Governor Address - 1980


Mr. Speaker and Hon'ble Members,

I have great pleasure in welcoming you to this first session of the third Legislative Assembly. We have amongst us today many who have joined this Assembly for the first time. I am sure that the experience of those who had been members of the Assembly on earlier occasions and the fresh concepts and ideas that the new members bring with them will enrich the deliberations of this House. I extend my felicitation to all the members.

2. It is a matter of satisfaction that the elections to the Lok Sabha and the Legislative Assembly were conducted in a free and fair manner. The outcome of this election and the sweeping changes in the political scene, both in the country and the State, demonstrate the inherent strength and resilience of Indian democracy. I hope that the new Legislative Assembly will live up to the expectation of the people and give them a Government which will be stable and fulfill their aspirations.

3. In the year gone by, we experienced seriously disturbed conditions in the valley with various extremist groups indulging in a serious of violent activities such as murders, including the killing of security personnel, armed robberies, looting of shops, banks and Government funds, and snatching of arms. In the period immediately preceding the elections, these activities of the extremists were not free from political overtones and there were apprehensions about the personal safety of some political leaders and prospective candidates. The Government took all possible measures to maintain law and order and within the means available, provided a security cover to those who felt threatened. It is however a matter of regret that we do not have amongst us today the elected representative from Keishamthong Constituency where elections had to be countermanded due to the murder of Shri Th. Bira Singh, a candidate from that constituency.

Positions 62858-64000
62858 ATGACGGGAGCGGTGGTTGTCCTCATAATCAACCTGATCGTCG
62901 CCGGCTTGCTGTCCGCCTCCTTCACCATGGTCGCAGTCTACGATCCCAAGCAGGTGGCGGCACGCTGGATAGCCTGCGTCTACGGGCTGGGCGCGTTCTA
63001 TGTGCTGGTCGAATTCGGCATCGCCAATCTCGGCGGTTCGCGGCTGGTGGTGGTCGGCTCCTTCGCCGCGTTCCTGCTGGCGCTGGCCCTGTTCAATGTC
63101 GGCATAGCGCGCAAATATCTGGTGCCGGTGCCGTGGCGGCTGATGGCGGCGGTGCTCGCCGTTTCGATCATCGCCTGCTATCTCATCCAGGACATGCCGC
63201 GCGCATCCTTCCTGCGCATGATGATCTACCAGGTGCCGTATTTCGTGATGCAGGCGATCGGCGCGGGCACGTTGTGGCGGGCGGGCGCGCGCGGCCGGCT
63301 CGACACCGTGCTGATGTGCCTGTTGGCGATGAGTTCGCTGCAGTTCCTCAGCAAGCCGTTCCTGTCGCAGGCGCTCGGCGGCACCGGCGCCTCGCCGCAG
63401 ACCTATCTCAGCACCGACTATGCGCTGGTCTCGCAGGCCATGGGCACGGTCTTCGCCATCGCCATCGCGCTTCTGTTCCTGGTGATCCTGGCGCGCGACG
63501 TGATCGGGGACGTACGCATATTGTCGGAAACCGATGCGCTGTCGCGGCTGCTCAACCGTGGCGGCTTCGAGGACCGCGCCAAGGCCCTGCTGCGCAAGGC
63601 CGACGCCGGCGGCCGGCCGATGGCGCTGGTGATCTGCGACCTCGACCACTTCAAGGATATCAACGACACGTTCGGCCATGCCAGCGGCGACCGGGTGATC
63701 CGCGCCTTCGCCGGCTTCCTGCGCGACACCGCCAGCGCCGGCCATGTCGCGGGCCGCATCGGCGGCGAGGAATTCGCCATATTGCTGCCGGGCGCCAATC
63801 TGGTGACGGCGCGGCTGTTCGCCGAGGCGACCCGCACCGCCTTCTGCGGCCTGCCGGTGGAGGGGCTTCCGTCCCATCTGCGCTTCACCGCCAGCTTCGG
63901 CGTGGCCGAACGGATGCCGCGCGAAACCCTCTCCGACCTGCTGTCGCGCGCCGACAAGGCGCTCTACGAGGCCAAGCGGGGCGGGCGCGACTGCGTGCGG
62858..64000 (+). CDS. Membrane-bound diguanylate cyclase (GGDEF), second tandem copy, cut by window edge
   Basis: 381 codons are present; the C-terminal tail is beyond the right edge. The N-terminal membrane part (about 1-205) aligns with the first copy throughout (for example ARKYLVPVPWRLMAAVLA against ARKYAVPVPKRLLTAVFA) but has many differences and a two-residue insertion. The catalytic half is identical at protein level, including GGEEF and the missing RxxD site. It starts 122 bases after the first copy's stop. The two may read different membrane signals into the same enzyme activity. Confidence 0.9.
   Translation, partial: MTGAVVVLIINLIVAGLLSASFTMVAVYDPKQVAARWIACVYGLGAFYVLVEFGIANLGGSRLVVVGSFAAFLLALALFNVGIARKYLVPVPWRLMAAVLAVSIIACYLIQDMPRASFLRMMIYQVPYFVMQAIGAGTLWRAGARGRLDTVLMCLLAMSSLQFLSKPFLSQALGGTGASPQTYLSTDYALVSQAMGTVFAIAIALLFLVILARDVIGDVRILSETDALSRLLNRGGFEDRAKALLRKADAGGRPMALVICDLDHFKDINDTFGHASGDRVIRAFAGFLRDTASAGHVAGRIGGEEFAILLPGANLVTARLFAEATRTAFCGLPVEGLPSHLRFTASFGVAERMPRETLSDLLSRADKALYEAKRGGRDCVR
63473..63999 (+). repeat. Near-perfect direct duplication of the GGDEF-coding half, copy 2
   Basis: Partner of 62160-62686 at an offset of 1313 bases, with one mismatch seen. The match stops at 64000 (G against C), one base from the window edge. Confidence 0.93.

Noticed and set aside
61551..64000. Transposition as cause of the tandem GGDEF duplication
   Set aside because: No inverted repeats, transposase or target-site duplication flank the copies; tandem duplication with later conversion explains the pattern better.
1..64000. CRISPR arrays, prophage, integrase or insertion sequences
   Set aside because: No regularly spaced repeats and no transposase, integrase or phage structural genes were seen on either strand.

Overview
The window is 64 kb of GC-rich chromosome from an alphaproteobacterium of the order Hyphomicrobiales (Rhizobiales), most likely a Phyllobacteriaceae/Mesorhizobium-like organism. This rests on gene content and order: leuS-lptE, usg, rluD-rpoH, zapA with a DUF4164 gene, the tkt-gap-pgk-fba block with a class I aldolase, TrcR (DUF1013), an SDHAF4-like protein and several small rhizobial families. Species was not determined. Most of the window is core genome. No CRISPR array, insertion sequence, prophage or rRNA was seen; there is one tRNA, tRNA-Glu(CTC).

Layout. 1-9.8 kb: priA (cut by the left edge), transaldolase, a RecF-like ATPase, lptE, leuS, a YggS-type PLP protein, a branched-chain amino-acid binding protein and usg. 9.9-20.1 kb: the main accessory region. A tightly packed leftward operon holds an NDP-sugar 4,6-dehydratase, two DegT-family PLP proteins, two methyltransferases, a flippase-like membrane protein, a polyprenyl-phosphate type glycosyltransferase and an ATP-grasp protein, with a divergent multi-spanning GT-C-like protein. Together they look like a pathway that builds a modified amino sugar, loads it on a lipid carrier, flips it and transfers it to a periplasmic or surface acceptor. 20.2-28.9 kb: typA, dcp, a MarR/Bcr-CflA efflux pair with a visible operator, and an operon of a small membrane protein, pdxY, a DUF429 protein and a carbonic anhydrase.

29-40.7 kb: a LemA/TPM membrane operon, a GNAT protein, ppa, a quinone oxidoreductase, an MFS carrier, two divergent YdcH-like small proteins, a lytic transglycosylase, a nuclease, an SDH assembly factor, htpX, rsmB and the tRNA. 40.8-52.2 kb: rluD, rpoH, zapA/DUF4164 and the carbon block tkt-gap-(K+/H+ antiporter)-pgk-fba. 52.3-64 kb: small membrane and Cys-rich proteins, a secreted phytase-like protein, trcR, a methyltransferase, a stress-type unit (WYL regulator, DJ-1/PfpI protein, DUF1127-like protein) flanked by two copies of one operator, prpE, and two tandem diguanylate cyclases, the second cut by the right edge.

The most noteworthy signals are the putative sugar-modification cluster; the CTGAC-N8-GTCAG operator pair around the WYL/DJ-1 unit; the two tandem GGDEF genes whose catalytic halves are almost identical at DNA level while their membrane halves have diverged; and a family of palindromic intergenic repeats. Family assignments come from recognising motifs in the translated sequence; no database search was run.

4. While there has been some reduction in the intensity of extremist activities, the Government continues to keep a close vigil on the situation and will take all possible measures to ensure that law and order is maintained and culprits brought to book. At the same time, it is necessary that steps which have been initiated to persuade those who have taken to the path of violence are followed up so that the energies of these young men and women can be utilized for the speedy economic and social development of the State. I am sure that the Government will receive unstinted co-operation and support from all the Hon'ble Members in this endeavour.

5. The past few years have seen an erosion in the confidence that a common man should have in the Government. People at large feel that they have virtually no say in the fashioning of Government policies, even when they relate to matters which closely affect their day to day life. The Government is irrevocably committed to the policy of democratic decentralization and will do its utmost to strengthen the panchayats and district councils as this alone can ensure the much needed involvement of the people in political as well socio-economic activities beginning at the grass-root level.